Goffin’s Cockatoos Prove Their Tool-Using Skills on Par with Humans

In a new study published in Current Biology, researchers found that Goffin’s cockatoos can not only use tools but also combine multiple tools to complete a complex task, a skill previously only seen in humans and chimpanzees. The study showed that the birds were able to figure out the best tool to use and even transport the tools together before using them.

“Using Toolsets Like a Pro”

Out of the ten cockatoos involved in the study, seven were able to successfully execute the task of retrieving cashew nuts from a box by using a combination of a short, pointy stick and a long, flexible straw-like tool. Two birds, Figaro and Fini, completed the task on their first attempt in just 35 seconds, leaving the researchers stunned. New Study Reveals COVID-19 Virus Can Linger in Brain for Months.

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In a series of experiments, the birds were tested on their ability to use tools in different situations. In one experiment, the birds were presented with a box that required either one or two tools to access the nut inside, at random. In the final experiment, the birds were presented with one of two boxes and two tools placed on a table, requiring the bird to collect the tools before retrieving the nut. Four out of five birds began to carry the tools together, indicating that they viewed the tools as a set.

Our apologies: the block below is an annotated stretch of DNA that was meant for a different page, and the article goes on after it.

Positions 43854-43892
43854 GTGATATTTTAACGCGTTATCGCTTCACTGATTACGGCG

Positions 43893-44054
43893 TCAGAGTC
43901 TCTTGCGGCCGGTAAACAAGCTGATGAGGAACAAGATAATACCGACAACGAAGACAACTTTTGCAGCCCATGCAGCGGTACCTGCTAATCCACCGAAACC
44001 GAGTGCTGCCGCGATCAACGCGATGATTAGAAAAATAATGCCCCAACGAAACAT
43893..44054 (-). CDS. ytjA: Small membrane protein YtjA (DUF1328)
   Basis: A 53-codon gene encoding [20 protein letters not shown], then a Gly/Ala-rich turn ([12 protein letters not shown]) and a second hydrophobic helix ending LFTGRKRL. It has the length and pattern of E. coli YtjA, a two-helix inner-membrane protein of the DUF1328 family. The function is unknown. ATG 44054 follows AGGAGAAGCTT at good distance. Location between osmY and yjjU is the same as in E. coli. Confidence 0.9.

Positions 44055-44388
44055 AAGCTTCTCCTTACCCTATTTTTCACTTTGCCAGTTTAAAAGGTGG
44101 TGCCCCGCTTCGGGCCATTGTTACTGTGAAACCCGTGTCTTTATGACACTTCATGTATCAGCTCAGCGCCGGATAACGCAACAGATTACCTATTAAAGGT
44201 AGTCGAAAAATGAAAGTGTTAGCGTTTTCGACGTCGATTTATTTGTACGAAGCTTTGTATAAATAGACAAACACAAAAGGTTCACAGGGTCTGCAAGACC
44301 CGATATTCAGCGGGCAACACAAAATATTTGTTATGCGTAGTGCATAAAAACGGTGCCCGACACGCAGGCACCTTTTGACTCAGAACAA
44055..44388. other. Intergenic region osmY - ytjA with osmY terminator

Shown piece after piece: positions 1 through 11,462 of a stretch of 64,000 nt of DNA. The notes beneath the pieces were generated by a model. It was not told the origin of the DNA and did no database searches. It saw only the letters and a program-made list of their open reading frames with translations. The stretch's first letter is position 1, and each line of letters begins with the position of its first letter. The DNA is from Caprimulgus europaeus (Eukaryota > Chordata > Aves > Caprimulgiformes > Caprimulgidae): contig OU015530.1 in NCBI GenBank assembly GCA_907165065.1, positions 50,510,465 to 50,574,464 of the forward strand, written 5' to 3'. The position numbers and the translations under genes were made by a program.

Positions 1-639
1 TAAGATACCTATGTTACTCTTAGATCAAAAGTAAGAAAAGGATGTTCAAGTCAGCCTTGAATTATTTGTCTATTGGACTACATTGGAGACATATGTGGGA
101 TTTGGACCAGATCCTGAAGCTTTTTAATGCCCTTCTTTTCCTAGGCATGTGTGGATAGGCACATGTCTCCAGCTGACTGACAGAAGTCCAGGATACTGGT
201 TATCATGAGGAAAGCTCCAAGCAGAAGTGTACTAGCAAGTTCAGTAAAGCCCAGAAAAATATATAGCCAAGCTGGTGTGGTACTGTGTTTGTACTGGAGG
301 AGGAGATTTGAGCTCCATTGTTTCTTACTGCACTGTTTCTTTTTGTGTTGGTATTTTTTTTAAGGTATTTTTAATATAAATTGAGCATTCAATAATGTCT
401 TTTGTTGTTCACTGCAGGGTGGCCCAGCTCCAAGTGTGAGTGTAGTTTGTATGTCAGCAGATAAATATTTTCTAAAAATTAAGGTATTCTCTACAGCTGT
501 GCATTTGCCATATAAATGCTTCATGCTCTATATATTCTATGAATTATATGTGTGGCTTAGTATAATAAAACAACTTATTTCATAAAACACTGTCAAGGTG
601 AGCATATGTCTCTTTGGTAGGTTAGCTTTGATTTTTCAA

“Flexibility of Behaviour Stuns Researchers”

According to the study’s first author, Antonio Osuna-Mascaró, an evolutionary biologist at the University of Veterinary Medicine, Vienna, the results of the experiment indicate that Goffin’s cockatoos “not only appear to be using toolsets but they know that they are using toolsets.” The senior author of the study, Alice Auersperg, a cognitive biologist at the University of Veterinary Medicine, Vienna, was also surprised by the results, as the researchers were unsure if the birds would transport two objects together.

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The cockatoos’ ability to act according to the problem at hand and their flexibility of behaviour were described as “stunning” by the researchers. This study not only highlights the remarkable abilities of Goffin’s cockatoos but also sheds light on the evolution of tool use in birds and their cognitive abilities.

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